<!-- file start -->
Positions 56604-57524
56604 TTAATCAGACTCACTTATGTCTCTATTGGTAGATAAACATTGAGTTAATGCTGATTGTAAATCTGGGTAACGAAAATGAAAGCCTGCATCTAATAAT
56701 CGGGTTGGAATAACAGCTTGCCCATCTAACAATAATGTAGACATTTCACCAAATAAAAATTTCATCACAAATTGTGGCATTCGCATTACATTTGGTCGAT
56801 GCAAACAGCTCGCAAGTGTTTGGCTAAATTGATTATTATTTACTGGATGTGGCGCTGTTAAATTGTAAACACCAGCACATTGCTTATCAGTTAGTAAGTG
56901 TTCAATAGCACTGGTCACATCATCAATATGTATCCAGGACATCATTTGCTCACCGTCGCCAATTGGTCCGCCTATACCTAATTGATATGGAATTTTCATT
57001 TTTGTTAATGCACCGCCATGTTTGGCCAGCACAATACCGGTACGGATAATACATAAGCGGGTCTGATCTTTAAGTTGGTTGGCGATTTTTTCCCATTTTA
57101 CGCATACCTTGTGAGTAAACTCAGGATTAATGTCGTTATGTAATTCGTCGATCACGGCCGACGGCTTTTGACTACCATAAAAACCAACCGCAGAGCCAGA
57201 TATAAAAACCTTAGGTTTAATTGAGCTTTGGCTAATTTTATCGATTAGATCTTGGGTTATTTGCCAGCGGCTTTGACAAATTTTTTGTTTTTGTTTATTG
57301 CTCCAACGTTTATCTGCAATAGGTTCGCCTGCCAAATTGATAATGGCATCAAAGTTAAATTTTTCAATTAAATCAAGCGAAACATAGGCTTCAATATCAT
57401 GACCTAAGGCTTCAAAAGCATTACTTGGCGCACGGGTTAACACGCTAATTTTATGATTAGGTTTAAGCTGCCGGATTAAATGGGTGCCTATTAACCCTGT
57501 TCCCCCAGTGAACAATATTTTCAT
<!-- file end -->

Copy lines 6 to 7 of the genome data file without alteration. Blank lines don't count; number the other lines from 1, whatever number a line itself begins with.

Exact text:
57001 TTTGTTAATGCACCGCCATGTTTGGCCAGCACAATACCGGTACGGATAATACATAAGCGGGTCTGATCTTTAAGTTGGTTGGCGATTTTTTCCCATTTTA
57101 CGCATACCTTGTGAGTAAACTCAGGATTAATGTCGTTATGTAATTCGTCGATCACGGCCGACGGCTTTTGACTACCATAAAAACCAACCGCAGAGCCAGA